Not only does the words conscious and conscience confuse people with their spelling, their similar sounds also result in mixups with their uses. Both words have something to do with a person’s mind but they have very distinct meanings.
The term conscious is an adjective used to refer to state of being “aware of and responding to one’s surroundings or awake.” It may also mean that a person is “painfully aware of or sensitive to” something. Below are examples of how to use the term:
“How subtle changes in our bodies affect conscious awareness and decision confidence”
The Conversation UK
“Conscious Innovation in the Age of Millennials”
Danbury News Times
“Are We Conscious During Dreamless Sleep?”
On the other hand, term conscience is a noun used to refer to “an inner feeling or voice viewed as acting as a guide to the rightness or wrongness of one’s behavior” or “the complex of ethical and moral principles that controls or inhibits the actions or thoughts of an individual.” In movies and cartoons, conscience is represented by a tiny angel above a person’s shoulder who whispers the right thing to do. Here are some examples of the proper use of the term:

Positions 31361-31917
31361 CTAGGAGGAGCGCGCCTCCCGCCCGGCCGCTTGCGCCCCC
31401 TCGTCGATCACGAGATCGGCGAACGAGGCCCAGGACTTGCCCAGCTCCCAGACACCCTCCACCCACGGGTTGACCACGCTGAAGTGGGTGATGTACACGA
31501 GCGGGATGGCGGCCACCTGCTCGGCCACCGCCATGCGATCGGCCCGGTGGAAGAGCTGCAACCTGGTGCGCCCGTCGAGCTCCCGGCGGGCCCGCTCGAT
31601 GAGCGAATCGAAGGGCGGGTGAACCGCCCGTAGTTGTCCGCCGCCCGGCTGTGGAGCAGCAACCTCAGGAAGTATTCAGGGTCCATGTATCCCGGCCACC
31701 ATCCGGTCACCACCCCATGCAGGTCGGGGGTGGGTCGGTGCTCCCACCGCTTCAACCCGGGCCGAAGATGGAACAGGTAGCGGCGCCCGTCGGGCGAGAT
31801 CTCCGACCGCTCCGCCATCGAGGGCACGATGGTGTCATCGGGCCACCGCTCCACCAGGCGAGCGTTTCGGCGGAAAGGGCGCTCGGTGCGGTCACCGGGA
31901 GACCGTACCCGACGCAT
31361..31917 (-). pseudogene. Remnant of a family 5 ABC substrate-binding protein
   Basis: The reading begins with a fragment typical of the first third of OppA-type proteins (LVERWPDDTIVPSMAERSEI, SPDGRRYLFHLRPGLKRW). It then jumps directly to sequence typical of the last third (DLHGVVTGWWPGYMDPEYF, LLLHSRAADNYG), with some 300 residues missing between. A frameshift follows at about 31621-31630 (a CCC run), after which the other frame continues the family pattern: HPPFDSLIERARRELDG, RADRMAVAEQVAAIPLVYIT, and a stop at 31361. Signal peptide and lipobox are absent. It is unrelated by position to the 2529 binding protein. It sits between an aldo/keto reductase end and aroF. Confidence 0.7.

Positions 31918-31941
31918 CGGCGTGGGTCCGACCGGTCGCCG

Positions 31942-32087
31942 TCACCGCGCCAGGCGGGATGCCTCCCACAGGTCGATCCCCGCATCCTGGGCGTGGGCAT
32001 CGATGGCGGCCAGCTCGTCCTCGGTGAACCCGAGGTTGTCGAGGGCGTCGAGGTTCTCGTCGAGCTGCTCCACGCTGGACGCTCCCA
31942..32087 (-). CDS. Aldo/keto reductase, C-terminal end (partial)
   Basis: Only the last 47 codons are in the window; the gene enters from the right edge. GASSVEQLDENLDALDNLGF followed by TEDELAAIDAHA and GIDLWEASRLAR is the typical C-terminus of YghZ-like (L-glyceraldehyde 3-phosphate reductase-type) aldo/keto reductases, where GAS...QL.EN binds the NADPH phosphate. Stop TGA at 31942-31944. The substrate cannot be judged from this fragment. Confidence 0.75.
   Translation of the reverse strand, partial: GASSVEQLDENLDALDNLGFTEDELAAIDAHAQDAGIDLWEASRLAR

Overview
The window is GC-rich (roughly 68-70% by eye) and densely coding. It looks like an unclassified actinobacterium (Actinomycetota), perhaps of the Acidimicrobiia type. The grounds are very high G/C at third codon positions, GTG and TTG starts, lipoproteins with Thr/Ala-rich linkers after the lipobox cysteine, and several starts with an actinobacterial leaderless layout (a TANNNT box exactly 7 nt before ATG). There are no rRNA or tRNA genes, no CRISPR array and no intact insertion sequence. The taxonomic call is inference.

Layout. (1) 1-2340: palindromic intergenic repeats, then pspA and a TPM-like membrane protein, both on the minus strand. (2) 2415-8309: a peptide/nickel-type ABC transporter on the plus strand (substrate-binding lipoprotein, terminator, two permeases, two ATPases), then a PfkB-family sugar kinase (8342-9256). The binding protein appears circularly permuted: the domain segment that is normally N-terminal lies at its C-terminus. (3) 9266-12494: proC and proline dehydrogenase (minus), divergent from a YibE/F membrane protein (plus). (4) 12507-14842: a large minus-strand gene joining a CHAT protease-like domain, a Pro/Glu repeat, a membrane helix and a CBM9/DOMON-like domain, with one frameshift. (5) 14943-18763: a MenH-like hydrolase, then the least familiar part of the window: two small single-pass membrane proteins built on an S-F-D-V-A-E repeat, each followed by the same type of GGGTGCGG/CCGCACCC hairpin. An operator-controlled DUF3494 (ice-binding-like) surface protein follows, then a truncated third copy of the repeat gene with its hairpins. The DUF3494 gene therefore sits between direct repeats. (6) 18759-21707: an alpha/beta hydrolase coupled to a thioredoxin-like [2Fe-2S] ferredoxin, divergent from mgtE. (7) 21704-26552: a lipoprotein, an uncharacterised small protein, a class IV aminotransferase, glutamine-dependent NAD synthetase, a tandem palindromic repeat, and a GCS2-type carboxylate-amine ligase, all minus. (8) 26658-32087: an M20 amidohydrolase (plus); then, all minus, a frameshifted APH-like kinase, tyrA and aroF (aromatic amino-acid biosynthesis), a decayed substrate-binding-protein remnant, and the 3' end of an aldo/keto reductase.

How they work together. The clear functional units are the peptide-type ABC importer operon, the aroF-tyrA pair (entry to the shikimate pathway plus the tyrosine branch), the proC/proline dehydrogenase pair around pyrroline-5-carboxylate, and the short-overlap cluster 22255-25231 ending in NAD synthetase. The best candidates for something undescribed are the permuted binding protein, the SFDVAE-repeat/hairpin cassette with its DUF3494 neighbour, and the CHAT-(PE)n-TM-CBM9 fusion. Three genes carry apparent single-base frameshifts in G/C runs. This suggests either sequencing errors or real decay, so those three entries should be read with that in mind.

“Hexagon CEO says conscience clear over Norwegian insider trading probe”
“Russia: Shocking new torture allegations by prisoner of conscience must be investigated”
“Utah Is the Political Conscience of the Nation”
There are several tricks to remembering which term to use. Take note that the word conscious deals with the awareness of a person’s surroundings while conscience deals with their own morality. Also, you can notice there is an en in both listen and conscience because you have to listen to your conscience while there is an ou in both conscious and surroundings because you have to be conscious of your surroundings.